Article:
"Greenmount West Revitalization", Architecture and the City Final Project, Fall 2012
Greenmount West, Baltimore, Maryland
When developing a foundation for project ideation I made many trips to the neighborhood of Greenmount West. Initially my practice involved sketching and photographing areas that had a significant spatial quality. Through this process of examining conditions within the neighborhood I began to notice a trend of border conditions, and an overwhelming lack of the sense of ownership within a community that deserved to thrive as any other neighborhood would. In addition, many elements of structure were being effected by unkempt natural growth, creating interesting spatial conditions as well as said border conditions.
I began to ponder the significance of the natural environment within such an urban setting. Perhaps it could be reworked in a circumstantial manner, one which would benefit the community rather than hinder it. My final project goal was decided as such, “To reinstate a sense of ownership within the community of Greenmount West through the revitalization of nature.”
Choosing a site was one of the first steps in beginning this project. However, in an area that offered so many possibilities it became difficult to narrow them down. I created a map of the neighborhood that marked all utilized and unutilized lots. (Figure 1) Visualizing this tactic allowed me to focus on the need for more than one structural intervention. I decided to work with all 16 unutilized lots, as well as a “gateway” site located on the border of the Jones Falls valley.
Inhabiting the gateway site became a method of taking back land that would have belonged to the neighborhood before the demolition of the Jones Falls river and the construction of the railway. It is located on N. Calvert Street, a popular north bound access road within Baltimore.
Though each of the neighborhood sites are marked as unutilized, it is apparent that they often have a purpose. Through studying the paths that were worn into the lots, as shortcuts for pedestrians, I felt there would be a way to alter these sites without detracting from the purpose in which the neighborhood found within them.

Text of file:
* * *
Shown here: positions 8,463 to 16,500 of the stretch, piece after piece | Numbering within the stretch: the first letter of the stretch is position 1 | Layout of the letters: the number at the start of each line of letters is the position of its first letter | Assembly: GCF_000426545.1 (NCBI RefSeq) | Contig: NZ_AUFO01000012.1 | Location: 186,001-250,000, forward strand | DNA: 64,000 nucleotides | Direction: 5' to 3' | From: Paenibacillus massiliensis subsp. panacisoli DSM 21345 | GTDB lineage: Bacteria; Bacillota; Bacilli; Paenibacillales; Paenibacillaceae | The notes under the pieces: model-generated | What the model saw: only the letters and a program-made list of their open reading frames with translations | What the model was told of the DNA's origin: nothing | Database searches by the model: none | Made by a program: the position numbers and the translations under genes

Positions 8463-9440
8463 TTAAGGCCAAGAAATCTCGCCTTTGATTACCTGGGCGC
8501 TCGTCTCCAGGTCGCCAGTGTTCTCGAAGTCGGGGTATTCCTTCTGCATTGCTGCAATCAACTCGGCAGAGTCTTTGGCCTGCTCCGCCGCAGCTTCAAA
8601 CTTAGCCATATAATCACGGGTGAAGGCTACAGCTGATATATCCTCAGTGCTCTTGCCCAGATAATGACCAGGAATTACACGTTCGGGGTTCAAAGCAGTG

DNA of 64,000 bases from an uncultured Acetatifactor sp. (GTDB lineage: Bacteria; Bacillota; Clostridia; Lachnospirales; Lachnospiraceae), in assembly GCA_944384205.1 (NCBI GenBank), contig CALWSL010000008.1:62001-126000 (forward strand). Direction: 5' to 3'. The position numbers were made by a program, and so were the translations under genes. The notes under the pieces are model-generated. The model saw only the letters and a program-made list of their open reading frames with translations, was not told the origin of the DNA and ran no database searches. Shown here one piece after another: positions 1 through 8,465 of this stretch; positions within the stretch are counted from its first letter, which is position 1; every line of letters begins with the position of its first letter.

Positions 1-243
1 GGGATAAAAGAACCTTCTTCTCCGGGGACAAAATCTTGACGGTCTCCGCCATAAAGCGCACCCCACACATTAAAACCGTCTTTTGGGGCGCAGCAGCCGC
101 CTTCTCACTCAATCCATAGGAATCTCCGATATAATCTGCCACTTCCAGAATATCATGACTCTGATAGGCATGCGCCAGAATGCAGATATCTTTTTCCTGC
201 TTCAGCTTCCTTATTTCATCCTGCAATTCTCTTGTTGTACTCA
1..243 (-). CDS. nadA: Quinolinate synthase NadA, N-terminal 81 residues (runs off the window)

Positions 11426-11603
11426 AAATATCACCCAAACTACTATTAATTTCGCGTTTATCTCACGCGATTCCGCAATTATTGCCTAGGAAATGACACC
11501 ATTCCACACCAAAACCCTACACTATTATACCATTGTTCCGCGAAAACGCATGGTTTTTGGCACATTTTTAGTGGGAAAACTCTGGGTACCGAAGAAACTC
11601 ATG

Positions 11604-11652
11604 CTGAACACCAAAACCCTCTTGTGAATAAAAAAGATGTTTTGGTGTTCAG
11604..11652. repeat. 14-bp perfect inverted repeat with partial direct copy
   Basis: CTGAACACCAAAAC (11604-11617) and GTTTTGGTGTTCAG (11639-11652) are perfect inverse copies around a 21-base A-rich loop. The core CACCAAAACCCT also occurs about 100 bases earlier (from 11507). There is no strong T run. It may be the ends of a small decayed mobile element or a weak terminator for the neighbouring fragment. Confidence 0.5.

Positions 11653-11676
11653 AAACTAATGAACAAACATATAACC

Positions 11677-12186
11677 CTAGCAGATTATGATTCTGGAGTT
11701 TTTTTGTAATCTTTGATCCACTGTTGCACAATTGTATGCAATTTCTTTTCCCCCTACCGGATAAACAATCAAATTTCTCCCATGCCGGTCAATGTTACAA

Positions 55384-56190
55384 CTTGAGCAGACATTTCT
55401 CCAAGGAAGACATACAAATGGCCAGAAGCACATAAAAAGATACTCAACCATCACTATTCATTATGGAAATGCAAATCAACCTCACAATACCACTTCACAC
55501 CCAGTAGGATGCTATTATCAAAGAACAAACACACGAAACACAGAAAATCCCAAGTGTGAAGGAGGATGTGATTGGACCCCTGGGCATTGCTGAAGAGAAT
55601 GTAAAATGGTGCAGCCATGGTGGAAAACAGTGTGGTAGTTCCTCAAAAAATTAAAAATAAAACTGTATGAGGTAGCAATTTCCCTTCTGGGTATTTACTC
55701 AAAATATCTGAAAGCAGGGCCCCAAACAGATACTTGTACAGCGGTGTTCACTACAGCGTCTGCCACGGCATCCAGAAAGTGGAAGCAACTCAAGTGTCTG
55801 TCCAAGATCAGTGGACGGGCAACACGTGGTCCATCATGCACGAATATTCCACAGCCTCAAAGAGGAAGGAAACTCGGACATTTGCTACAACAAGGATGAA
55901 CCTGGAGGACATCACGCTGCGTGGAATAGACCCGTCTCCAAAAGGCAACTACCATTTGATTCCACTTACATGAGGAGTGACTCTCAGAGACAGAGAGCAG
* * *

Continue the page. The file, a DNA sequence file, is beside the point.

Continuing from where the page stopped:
My final design deals with the cyclical filtration of water. Within the past year Baltimore has seen the effects of crumbling infrastructure, evident by multiple water pipes bursting throughout the city. This is in result of a sewage and runoff system over 100 years old. I decided that the best way to approach this idea of reinstating a sense of ownership was to provide the neighborhood with a cyclical system that would diminish its reliance on public systems for both clean water and waste removal. (Figure 2) This design involved harvesting black water from neighboring houses, (Figure 3) transporting it through a three tank mechanism for filtration, and eventually into a constructed wetland that would further filter it to potable levels. (Figure 4) The three tanks that the water would enter included a solid settling tank, equalization tank, and an anaerobic digestion tank. This filters out all solid material, leaving only black water to be filter by the constructed wetland design.
Taking advantage of its prominent location, the gateway site acts as an educational path as you walk through the steps of filtration, ending at an urban farm that utilizes the filtered water for the purpose of crop growth. (Figure 5) The neighborhood sites memorialize their shortcuts through the construction of paths that travel down into the wetlands, and emerge at their final location on the bordering street. (Figure 6) In addition, the design incorporates a motion activated installation that illuminates tanks of freshly filtered water from underground, creating a lantern on the mounds of earth not designed with the constructed wetland within the site. This would act as a visual tool to communicate the processes taken within the site.
The design of the wetlands was creating by overlaying a map of the Jones Falls Watershed, where each lot took the design of the rivers it overlapped. (Figure 7) Each lot was fitted with enough square footage of constructed wetlands to handle the capacity of the connected houses.
The construction of each site involves the process of land excavation, which can often be very expensive. (Figure 8) For this purpose, all material excavated was kept within each site to create the undulating topography that allows the viewer to feel immersed within the landscape.
As I stated prior, my intent with this project was to reinstate a sense of ownership within the neighborhood of Greenmount West through the revitalization of nature. Though this was my singular priority, the sites themselves begin to create additional effects. The gateway site acts as an educational ritual, by traveling through the process of water filtration and visualizing the outcome of its process.
In addition, all sites provide clean water to surrounding urban farms that often struggle during the summer months to sustain growth due to lack of water. These urban farms work towards the availability of healthy food options within neighborhoods, and often reinstate a sense of pride as it is the residents’ hard work that allows for the production of all produce.
Ultimately, this design is one that could be applied to neighborhoods all over Baltimore. By relinquishing the neighborhoods dependence on public infrastructure, the city bears a lighter load than it is currently asked to handle; while the issue of unutilized lots within Baltimore is addressed through local and historic significance.